The University of Massachusetts Dance Team gathered on the second floor of the Recreation Center on Wednesday evening, March 21. If it weren’t for the matching uniforms, the approximately two dozen women in the room could have been mistaken for the attendees of a group fitness class.
However, UMass Dance Team members aren’t the attendees of any class; they are the members of an organization, an official Registered Student Organization that exists somewhere within the realm of student-run organizations, club sports and varsity sports.
Although they aren’t a varsity sport, the UMass Dance Team performs at football as well as men’s and women’s basketball games. The team operates without a coach. It’s an athletic organization with no affiliation to any college, department or major.
Justine Pennucci, a junior majoring in public health, serves as the team’s captain. Pennucci is responsible for organizing and running practices, choreographing routines and facilitating communication with campus officials, such as the athletic department.
“She is boss lady,” according to Paris Jamiel, a senior majoring in microbiology. Jamiel is the team’s financial captain, overseeing the budget, fundraising and the logistics for the team’s annual trip to Daytona Beach, Florida to compete in the National Dance Alliance’s College Nationals.
Pennucci and Jamiel described the process of qualifying for Nationals, which begins in August the preceding year. To qualify for the 2018 Nationals, which occur from April 4 to 8, the team attended a three-day camp at Boston University in August 2017 sponsored by the NDA. It was there that the team had their strongest performance in five years, allowing them to receive a “Gold Bid” and qualify for Nationals. The Dance Team also earned additional perks, including a decreased cost of attendance of the competition and priority in performance time.
“Teams compete based off their football team, so we competed in Division I three years ago…We weren’t always competing on the highest level. Now, we are,” Pernucci said. Since the NCAA separates Division I into two categories, Football Bowl Division and Football Championship Division, UMass football’s move into FBS resulted in the team’s move from Division I to Division IA at Nationals.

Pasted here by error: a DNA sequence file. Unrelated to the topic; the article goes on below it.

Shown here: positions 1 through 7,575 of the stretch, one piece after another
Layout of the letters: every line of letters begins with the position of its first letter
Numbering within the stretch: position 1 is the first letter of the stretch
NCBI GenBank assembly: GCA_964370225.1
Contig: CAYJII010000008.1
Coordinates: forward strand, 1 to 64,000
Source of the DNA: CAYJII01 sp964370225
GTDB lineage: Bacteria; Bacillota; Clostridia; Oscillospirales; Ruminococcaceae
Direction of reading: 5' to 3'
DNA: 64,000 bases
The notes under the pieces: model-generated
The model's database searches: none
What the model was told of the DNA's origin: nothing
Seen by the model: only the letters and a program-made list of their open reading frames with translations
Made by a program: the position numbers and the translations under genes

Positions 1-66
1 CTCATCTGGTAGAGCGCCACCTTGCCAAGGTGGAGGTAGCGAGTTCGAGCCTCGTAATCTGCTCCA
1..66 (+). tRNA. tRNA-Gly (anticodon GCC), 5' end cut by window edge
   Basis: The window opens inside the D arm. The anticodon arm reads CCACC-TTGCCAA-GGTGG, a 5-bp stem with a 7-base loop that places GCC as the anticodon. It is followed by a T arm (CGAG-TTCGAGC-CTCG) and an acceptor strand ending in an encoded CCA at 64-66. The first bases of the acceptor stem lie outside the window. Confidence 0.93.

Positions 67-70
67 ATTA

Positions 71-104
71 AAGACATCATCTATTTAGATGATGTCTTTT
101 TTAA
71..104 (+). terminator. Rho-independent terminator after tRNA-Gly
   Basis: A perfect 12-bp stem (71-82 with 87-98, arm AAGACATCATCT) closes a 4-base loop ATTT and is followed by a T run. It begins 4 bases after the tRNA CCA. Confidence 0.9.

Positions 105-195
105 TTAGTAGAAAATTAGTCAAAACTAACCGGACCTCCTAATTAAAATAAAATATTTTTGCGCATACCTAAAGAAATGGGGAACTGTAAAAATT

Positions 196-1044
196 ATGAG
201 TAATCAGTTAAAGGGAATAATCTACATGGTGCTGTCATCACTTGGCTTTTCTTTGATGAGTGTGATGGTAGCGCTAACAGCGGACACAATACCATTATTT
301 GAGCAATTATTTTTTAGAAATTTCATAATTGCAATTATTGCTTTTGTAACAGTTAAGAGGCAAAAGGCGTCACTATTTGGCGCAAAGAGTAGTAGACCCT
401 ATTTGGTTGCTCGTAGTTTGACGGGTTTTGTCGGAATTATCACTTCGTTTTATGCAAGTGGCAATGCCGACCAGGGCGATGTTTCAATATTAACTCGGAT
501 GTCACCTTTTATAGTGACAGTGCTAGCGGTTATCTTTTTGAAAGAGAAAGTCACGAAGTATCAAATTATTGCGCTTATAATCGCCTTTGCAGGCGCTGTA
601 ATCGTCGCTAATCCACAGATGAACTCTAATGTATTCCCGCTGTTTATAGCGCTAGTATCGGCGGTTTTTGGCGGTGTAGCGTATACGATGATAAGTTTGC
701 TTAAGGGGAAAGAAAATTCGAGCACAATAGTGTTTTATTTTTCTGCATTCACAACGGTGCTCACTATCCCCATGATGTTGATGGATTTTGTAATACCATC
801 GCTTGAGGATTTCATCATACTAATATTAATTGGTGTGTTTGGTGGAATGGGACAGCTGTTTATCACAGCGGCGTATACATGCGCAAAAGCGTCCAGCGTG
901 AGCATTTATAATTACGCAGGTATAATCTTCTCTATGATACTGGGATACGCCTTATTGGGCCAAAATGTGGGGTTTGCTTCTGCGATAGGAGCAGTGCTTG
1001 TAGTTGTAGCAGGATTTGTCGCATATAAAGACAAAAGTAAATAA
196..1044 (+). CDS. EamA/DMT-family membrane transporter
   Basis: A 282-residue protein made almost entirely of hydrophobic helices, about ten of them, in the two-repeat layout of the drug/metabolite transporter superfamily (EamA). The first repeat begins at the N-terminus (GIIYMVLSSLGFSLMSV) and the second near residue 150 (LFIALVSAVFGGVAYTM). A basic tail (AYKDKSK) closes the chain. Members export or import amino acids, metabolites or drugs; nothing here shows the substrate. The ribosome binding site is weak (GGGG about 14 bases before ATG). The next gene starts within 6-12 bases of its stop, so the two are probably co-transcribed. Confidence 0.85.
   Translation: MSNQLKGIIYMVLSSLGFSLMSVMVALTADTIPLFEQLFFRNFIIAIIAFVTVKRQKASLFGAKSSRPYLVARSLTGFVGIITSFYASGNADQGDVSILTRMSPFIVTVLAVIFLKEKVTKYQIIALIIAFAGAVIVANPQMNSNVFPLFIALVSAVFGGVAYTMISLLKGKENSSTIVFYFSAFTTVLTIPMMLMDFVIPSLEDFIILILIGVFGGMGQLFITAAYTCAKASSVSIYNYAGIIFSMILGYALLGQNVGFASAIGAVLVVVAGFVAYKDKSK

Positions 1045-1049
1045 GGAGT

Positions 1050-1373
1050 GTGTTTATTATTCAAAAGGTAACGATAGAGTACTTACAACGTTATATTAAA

According to Jamiel, the team competes against schools including Ohio State University, Florida State University, Pennsylvania State University, the University of North Carolina at Chapel Hill and the University of Connecticut. UMass is the only team competing as non-varsity without a coach. In fact, the team’s mantra is: “No coach, no problem.”
Jamiel said, “We go to Nationals and we get so much recognition, so much respect from other people because they’re genuinely, like, how do you do this without funding, without a coach…people are amazed when they see us.”
“But that’s just part of it – that’s why we say all of the hardships, all of the responsibility, all of the times that you feel so defeated that you don’t know if you can even go forth, going to Nationals and getting that recognition that we get and working as hard as we possibly can, walking off that floor, it just feels so amazing to have done all of this.” Pennucci said.
“And all those times you were crying because you were so frustrated, it’s all worth it at the end, because you’re there, you did it, you worked as hard as you possibly could,” she continued, expressing her pride of every team member.